The Art of Hosting Meaningful Conversations
By Bob Cass, Platinum Partner
In this complex, fast-paced world, it’s rare to find the space and time to think at a higher and deeper level about our businesses and ourselves. From a recent training session on how to host conversations that matter, I learned a powerful lesson on how to create space within companies to engage in meaningful conversations with employees. An atmosphere of trust and a safe space is essential.
Based on this newfound knowledge, I am leading organizations through an employee engagement process asking one simple question: "Why are you here?"
One young man answered: “I don’t know if I want to be here yet. I just graduated from college and I’m experimenting with my job and the company.” Talk about being REAL! Many might think that he should be let go. I personally want this young man to work with me because he’ll always let me know when I can help him become fully engaged within the organization. Another response to this question came from a young woman who said, “They were the only organization that wanted all of me;” not just to fill a company need.
While this all may sound too “touchy feely” in a business setting, I can only tell you through experience that these meaningful conversations may be the most important you can initiate as a leader. They are the key to linking a common purpose between a company and its employees, which gets to the very core of how personal fulfillment creates a more engaged workforce.
What do you think? Email Bob at Bob.Cass@thePlatinumGrp.com.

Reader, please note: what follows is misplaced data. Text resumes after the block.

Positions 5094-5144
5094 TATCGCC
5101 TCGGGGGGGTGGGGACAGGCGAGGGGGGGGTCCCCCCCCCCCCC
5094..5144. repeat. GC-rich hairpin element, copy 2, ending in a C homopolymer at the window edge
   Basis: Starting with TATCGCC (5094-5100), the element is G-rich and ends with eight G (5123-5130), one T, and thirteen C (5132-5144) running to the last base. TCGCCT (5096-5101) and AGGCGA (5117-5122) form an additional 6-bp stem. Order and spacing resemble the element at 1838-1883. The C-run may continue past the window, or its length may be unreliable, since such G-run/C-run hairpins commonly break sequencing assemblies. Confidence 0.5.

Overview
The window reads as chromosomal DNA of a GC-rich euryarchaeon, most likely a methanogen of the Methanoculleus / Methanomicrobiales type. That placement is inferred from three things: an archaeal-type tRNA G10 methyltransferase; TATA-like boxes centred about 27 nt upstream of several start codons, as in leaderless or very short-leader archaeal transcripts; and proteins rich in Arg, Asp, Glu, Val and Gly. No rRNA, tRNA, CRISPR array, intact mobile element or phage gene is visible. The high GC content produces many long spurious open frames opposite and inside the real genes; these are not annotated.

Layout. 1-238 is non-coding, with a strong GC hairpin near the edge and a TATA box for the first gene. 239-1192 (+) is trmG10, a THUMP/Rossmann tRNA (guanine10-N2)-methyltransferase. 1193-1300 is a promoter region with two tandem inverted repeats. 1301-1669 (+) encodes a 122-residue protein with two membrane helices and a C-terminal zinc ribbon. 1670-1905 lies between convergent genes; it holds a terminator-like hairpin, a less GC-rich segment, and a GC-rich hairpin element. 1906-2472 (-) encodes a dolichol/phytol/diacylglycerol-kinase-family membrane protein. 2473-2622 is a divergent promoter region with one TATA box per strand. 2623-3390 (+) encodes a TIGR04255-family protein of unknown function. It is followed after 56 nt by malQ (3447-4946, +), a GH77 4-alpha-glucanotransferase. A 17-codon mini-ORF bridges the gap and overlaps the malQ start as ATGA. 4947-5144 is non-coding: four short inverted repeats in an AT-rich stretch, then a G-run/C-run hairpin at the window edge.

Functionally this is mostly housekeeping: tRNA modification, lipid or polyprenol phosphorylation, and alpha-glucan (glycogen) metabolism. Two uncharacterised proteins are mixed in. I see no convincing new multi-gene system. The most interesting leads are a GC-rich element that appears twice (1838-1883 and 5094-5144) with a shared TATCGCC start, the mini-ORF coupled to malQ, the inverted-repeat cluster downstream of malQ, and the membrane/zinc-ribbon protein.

In the News
Book Review: Great by Choice by Jim Collins and Morten T. Hansen
Take a few simple ideas, back them up with solid research and illustrate them with lots of interesting examples. Jim Collins used this approach in his last three books, Built to Last, Good to Great and How the Mighty Fall and relies on the same approach in his new book: Great by Choice: Uncertainty, Chaos, and Luck — Why Some Companies Thrive Despite Them All. A review by John Hehre, Platinum Member, was written for the Manufacturers Alliance.
According to John, “Some of the ideas presented are counter- intuitive. We’ve all admired the visionary and heroic risk takers that dare to be bold. The research however shows that these 10Xers take fewer risks, change relatively slowly, and are surprisingly less innovative than their less successful counterparts. Instead they embody three consistently similar characteristics. The leaders of these successful companies all display an extreme consistency or ‘fanatical discipline’ in maintaining a focus on the direction they’ve set for the company.”
To read the rest of the review, click here.